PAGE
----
Prosciutto and Mushrooms with Wilted Spinach

Prosciutto and Mushrooms with Wilted Spinach (Serves 1)

I eat fresh greens frequently, but don’t feel as if I am eating the same meal over and over again. Maybe it is because I do not measure the spices I add. Some days I add more salt, some days less garlic powder, and some days I try new things like adding a little nutmeg or Jamaican allspice. There are many ways to introduce subtle variations into a meal. I really like spinach wilted in extra virgin olive oil, but sometimes enjoy it wilted in coconut oil or ghee or a combination of olive oil and ghee. And wilted greens play nicely with mushrooms or onions. I especially like prosciutto, mushrooms, and wilted spinach.

Prep and cook time: 15 minutes

Ingredient list:

1 big bunch of fresh spinach
1 or 2 slices of prosciutto
1 handful of sliced mushrooms
Extra virgin olive oil, ghee, or coconut oil
Jamaican allspice (optional)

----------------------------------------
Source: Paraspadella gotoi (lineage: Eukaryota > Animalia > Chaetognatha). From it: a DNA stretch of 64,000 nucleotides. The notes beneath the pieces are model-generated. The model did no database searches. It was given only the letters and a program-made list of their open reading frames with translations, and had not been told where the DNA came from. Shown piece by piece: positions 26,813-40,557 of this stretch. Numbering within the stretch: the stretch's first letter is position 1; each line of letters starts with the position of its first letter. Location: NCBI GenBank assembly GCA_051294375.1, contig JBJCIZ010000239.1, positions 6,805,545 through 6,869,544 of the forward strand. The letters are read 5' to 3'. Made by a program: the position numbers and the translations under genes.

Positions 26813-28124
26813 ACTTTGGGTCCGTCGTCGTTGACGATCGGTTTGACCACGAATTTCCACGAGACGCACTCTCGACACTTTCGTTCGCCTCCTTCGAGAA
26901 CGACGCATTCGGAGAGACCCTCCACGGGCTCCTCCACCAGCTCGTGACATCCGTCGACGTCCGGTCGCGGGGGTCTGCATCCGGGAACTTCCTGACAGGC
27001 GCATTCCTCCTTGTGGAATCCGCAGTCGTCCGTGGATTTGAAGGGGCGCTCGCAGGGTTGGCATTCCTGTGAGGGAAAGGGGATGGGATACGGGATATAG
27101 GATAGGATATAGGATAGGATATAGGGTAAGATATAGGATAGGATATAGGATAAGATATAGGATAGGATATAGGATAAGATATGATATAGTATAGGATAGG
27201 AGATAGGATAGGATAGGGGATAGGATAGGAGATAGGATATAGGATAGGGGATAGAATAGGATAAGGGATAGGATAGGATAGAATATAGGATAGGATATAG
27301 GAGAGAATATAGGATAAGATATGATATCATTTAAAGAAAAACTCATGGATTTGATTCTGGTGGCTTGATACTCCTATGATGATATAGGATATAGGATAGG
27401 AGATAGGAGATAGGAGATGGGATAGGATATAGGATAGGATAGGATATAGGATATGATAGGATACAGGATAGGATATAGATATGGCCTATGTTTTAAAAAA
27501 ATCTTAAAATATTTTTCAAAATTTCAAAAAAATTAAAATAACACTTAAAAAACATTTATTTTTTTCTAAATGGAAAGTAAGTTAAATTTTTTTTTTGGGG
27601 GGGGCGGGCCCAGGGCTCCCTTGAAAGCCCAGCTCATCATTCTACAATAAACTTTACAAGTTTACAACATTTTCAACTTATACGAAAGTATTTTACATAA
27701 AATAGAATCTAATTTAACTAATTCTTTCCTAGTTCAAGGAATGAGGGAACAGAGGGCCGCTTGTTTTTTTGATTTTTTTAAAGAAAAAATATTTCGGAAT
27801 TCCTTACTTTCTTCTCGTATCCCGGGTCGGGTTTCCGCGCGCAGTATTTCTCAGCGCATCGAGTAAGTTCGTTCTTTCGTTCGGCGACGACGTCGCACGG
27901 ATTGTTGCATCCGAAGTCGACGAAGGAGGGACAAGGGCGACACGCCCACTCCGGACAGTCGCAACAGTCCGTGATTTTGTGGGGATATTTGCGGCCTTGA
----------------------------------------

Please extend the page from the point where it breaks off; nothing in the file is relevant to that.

Nutmeg (optional)
Garlic powder
Salt

Directions: Pour a tablespoon or two of olive oil in the bottom of a large skillet over medium heat. Wait for oil to get hot and then add fresh spinach. Use two forks to turn the greens to speed the wilting process. Season with a dusting of salt and garlic powder. When greens are almost fully wilted, add a handful of sliced mushrooms and a little more salt and garlic powder. Cut or tear 1 or 2 strips of prosciutto into bite-size pieces and add to greens and mushrooms. Turn the spinach, mushrooms, and prosciutto together and add a little more olive oil as needed to keep the mixture moist. Transfer food from the skillet to a plate and enjoy!

Notes: Dropping wet greens in a hot skillet makes hot oil jump and spit, so be careful. I find dropping enough to fill the skillet all at once helps because the greens themselves then function as a splatter screen.

Greens wilt to no more than 10 percent of their fresh volume, so it takes a big mixing bowl full of fresh greens to create enough to fill a plate with wilted greens.

Prosciutto is expensive, but a little goes a long way, so I think it is worth it.

Spinach is so mild that I don’t add vinegar when wilting it as I do with other greens, but sometimes a tiny splash of apple cider or white balsamic vinegar is good.

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